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research: December 2010 Archives

Happy holidays, gentle readers! I hope you've had a productive 2010, and wish you all the best in the new year.

To start the year off right, run, don't walk, and sign up for a Google account. Sure, you get free email, free chat, and many other things, but if you work for a history organization, the best thing you get is a Library and the Google eBookstore.

As you know I happen to write fiction, and have been following with some interest the turmoils of the publishing industry, which likes to blames its struggles on the emergence of epublishing, ereaders, ebooks, and every combination thereof. To be honest, I think the publishings powers that be simply have a business model that no longer works, regardless of the status of electronic publishing. Ebooks currently represent well less than 10% of the titles being sold, so clearly they aren't to blame for money troubles. And, until last week, I really couldn't see the advantages of ereaders over print. But in about 10 minutes, I changed my thinking, at least in the arena of historical research. How? I discovered the Google eBookstore.

Love it or hate it, Google is a huge market force that you need to be aware of. And Google has announced a really audacious goal of digitizing every book. That's right, every one. I realize that goal is a moving target, and I imagine Google does too, but dang, they have put a lot of power behind it. And with relatively little fanfare, they've rolled out the eBookstore, which I kind of knew about, but never visited until I stumbled there last week.

Here's the scenario: I am currently working on a project to create a series of "character cards," actual printed cards with a biographic profile on one side and an image on the other. I've spent most of a year tracking down portraits and representative images. Last week I went to the Connecticut State Library with my project director, who is an experienced historical researcher (great place, by the way; I highly recommend it). We found one portrait in a book, but I wanted a digital version, so later that day I looked for it online.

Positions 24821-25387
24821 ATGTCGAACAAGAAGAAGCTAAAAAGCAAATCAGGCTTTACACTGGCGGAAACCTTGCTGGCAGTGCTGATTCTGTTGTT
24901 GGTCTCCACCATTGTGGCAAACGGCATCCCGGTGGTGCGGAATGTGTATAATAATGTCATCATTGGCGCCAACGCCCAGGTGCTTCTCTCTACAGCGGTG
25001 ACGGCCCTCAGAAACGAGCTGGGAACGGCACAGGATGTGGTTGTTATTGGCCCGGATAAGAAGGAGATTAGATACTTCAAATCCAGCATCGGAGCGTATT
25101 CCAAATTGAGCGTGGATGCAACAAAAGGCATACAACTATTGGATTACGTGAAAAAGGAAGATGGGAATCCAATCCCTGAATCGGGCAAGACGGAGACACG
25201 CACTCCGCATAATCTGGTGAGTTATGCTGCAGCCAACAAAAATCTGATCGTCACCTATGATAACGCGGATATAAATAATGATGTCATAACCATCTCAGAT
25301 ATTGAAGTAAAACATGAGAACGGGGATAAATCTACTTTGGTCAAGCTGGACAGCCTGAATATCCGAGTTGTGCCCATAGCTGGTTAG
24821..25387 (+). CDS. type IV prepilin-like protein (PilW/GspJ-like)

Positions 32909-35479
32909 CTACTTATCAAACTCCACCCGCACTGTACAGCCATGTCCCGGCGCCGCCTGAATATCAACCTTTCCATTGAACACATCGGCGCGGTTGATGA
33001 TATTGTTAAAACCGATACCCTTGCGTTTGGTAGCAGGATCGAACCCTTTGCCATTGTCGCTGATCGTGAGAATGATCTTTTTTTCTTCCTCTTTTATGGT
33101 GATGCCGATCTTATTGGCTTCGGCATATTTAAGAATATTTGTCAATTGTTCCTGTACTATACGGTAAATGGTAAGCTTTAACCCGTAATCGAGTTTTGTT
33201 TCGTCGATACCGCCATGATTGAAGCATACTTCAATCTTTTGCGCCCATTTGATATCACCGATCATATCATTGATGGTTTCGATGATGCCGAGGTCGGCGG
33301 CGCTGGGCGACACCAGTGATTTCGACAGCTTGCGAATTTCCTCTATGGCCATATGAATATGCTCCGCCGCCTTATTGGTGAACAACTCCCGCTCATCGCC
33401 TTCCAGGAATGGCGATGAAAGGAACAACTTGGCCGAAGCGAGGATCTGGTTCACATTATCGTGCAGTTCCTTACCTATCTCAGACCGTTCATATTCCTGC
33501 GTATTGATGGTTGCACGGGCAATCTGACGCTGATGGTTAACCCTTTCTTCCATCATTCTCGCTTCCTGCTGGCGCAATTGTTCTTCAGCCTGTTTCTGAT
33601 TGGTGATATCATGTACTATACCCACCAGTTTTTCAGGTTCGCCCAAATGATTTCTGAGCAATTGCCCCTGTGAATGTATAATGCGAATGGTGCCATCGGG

To make a long story short, I wound up at the Google eBookstore. I've known about Google Book editions of historical texts for awhile, but I hadn't realized that Google had gathered them together in the eBookstore. That doesn't sound too amazing, does it? So, why am I trespassing on your valuable time to tell you about it?

Two words: "killer app." For those of you who regularly or occasionally need to search for a historical figure, a name, a family, a place, or pretty much anything, Google has digitized and key worded literally thousands of out-of-copyright historical texts and put them in the eBookstore for free. That's right, $0, zip, nada. And instead of downloading them, you can "purchase" the book and put it in your Library, where you will have access to it from anywhere, forever. That means you can't lose it if your hard drive crashes, or your office burns down, or if you forgot to bring it to a meeting. (This is called "cloud computing," by the way.)

In the course of ten minutes, while I was Google chatting with a friend, I "bought" more than two dozen titles, most of which are quite rare. The Jonathan Trumbull Papers. The Public Records of the State of Connecticut, 1636-1776. The Daughters of the American Revolution Magazine, vol. 12, 1898. Family Letters of Samuel Blatchley Webb. Collections of the Connecticut Historical Society, vol. 13, 1911. History of Montville, Connecticut, 1896. Letters of Life by Lydia Howard Sigourney, 1866. Even an article in The Auk, the magazine of the American Orinthological Union, written by my great-grandfather in 1887. And the list goes on....

What's even more remarkable is that each of these epubs in keyword-searchable. So, gone are the days of poring through these books looking for names, places, and dates. I can do it all in Adobe Acrobat in a matter of seconds.

The upshot is, I'm completely hooked. The Google eBookstore is like drugs for the history geek - one try, and you're an addict forever. I'm not sure what this means for the future of research libraries. I mean, I'm proud of my new Connecticut State Library research pass, but I'm not sure how often I'll use it, especially as Google marches forward in its goal to own the written word. I'm also not sure what this means for the future of specialized research training. I'm thinking there will always be a need for a few, highly trained experts, but the power has definitely shifted to the people.

Go check it out, and let me know what you think. I'm predicting you'll be like me - an instant addict. Happy new year!







research: Monthly Archives


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